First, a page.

Spaces that make children want to play
If you build it, will they come – and will they stay?
If you build it, will they come – and will they stay?
When you think about children and urban public space, what image tends to come to mind? Most likely it is the playground, with its familiar template of primary-coloured pieces of equipment spread across a flat patch of land. However, children can and do play almost anywhere, and with almost anything. Observational and survey studies into families’ behaviour suggest lessons for how to create public spaces that make families actually use public space to enhance their children’s play.
“Parents may want their kids to play, but actually let them play only when it is comfortable for them to stay around to supervise.”
Many of these studies contain insights relevant to behavioural science, even if they are not framed as such. For example, a common insight is that children tend to play more in spaces where there are benches for caregivers to sit. This reflects the tension, which is at the centre of behavioural science, between wanting to do something and actually following through on that intention: parents may want their kids to play, but actually let them play only when it is comfortable for them to stay around to supervise.
Good public spaces enhance the lives of urban citizens of all ages, not just families with young children. But they are particularly important for families living in low-income areas or substandard housing, who have the most to gain from outdoor space, yet typically have the least access to it (World Health Organization, 2016). For children, outdoor play is intertwined with wellbeing and healthy growth and development (Ginsburg, 2007). For caregivers, outdoor space that is abundant with nature and restorative qualities creates opportunities for relaxation, leisure, and positive interactions with their children and with family and friends (Roe & McCay,2021).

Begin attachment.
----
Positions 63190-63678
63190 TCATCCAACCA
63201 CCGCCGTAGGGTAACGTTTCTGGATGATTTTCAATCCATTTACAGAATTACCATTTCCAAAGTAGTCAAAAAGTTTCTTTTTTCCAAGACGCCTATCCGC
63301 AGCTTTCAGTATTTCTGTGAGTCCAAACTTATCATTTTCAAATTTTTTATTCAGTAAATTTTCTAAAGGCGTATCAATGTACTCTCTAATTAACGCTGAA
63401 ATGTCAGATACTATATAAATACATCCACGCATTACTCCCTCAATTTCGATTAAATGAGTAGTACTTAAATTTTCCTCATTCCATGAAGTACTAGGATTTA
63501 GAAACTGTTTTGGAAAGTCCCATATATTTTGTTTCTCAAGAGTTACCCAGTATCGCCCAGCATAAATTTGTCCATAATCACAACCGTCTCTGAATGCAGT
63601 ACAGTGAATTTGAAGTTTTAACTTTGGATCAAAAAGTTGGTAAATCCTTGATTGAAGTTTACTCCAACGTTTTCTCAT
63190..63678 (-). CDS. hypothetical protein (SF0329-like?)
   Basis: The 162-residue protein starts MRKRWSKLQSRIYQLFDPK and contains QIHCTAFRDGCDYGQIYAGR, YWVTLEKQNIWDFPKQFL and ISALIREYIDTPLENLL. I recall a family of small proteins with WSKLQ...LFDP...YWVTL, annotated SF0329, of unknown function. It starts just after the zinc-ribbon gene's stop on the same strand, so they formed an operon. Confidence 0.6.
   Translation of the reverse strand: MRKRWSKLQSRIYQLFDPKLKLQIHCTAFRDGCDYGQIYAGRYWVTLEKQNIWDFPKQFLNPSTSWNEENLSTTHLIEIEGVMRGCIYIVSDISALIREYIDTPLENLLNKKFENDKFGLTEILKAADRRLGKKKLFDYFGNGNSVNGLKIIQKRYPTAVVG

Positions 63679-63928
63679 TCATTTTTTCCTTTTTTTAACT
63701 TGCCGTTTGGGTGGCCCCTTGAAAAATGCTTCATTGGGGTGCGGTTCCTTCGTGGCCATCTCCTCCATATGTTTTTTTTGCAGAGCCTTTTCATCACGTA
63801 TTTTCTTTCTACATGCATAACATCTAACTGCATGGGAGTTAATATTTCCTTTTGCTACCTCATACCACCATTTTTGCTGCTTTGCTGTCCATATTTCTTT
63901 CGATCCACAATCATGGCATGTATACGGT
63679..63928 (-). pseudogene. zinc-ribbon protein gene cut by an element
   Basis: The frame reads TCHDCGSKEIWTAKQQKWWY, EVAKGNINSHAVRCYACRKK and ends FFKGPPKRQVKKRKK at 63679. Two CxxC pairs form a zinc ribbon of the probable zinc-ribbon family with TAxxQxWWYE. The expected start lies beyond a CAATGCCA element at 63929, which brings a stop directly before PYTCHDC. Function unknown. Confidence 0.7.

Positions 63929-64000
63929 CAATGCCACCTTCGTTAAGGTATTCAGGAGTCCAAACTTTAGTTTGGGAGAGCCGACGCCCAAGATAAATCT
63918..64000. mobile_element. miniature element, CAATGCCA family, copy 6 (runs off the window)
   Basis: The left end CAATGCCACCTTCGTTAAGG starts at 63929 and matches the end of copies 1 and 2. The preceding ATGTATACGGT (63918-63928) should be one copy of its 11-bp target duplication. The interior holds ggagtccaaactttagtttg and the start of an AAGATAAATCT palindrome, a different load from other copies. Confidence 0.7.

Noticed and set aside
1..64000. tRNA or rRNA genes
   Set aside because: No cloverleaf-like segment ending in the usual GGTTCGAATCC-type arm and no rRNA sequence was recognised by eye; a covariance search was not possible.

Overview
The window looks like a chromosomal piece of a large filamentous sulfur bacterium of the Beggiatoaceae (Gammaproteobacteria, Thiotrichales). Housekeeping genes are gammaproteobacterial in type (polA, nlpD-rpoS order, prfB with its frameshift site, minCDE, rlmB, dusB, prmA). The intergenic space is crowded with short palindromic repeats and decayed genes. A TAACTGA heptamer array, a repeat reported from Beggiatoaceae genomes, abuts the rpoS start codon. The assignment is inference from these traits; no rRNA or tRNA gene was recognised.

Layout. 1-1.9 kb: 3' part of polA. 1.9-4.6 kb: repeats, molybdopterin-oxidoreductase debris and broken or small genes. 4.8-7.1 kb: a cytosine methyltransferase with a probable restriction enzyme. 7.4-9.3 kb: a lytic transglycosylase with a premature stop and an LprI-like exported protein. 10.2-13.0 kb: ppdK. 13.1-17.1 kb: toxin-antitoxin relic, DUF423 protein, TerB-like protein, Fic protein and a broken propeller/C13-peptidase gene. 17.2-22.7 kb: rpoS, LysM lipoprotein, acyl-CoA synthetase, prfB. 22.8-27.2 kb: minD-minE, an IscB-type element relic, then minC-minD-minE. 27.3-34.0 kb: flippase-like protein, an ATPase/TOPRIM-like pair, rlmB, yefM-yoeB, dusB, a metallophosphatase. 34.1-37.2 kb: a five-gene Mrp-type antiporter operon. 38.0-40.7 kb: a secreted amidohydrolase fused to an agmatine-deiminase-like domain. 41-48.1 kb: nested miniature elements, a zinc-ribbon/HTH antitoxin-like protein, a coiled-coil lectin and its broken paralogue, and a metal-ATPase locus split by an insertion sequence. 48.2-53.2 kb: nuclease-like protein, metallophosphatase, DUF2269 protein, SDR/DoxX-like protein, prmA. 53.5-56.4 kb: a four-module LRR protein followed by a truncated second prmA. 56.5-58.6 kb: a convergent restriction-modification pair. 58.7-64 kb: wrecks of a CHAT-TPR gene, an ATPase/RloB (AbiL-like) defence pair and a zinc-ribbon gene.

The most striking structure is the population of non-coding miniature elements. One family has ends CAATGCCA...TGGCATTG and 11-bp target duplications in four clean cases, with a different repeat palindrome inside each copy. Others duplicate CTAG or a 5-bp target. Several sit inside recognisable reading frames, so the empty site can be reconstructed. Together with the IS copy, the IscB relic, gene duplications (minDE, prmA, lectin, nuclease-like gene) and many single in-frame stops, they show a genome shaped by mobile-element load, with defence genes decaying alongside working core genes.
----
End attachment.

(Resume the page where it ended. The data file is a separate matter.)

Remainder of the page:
Sadly, some public spaces manifestly fail to attract and retain families. The minimalist lines of Schouwburgplein – a square in central Rotterdam – are much admired by modernist architects, but the space was so unloved by families that the city gave it a year-long makeover, introducing artificial grass, water fountains and sports equipment (see below).
What helps to ensure that public spaces fulfil their potential for families? Recent observational and survey studies suggest that the key ingredients are location and access; a variety of play offers and invitations, including natural elements; and places to sit and linger (Talarowski, 2017; Hellerman, 2021). Beyond these location and design factors, successful public spaces need good stewardship, management and maintenance to ensure they feel socially safe and well cared for.
Studies consistently show that children spend more time playing outside in greener neighbourhoods, and in areas that do not have heavy traffic: a finding that resonates with initiatives to reclaim street space for play and socialising (Bertolini, 2020). Perhaps surprisingly, the number of playgrounds in a neighbourhood appears not to be as significant (Lambert et al., 2019). However, playgrounds are clearly popular places for children to play, as shown by surveys and observational studies (Dodd et al., 2021; Hellerman, 2021). Location, walkability and ease of access all appear to promote usage (Bornat, 2016).
Public spaces will have the biggest pool of potential users if they are located near key family destinations, such as schools, group childcare settings, health services and shopping areas. Map-based analyses of the public spaces and facilities in a neighbourhood, and the routes that connect them (see below), can highlight areas of need, shortages of different types of space, sites with potential and barriers to access. The results of such analyses can also form the basis for local engagement work (Gill, 2021).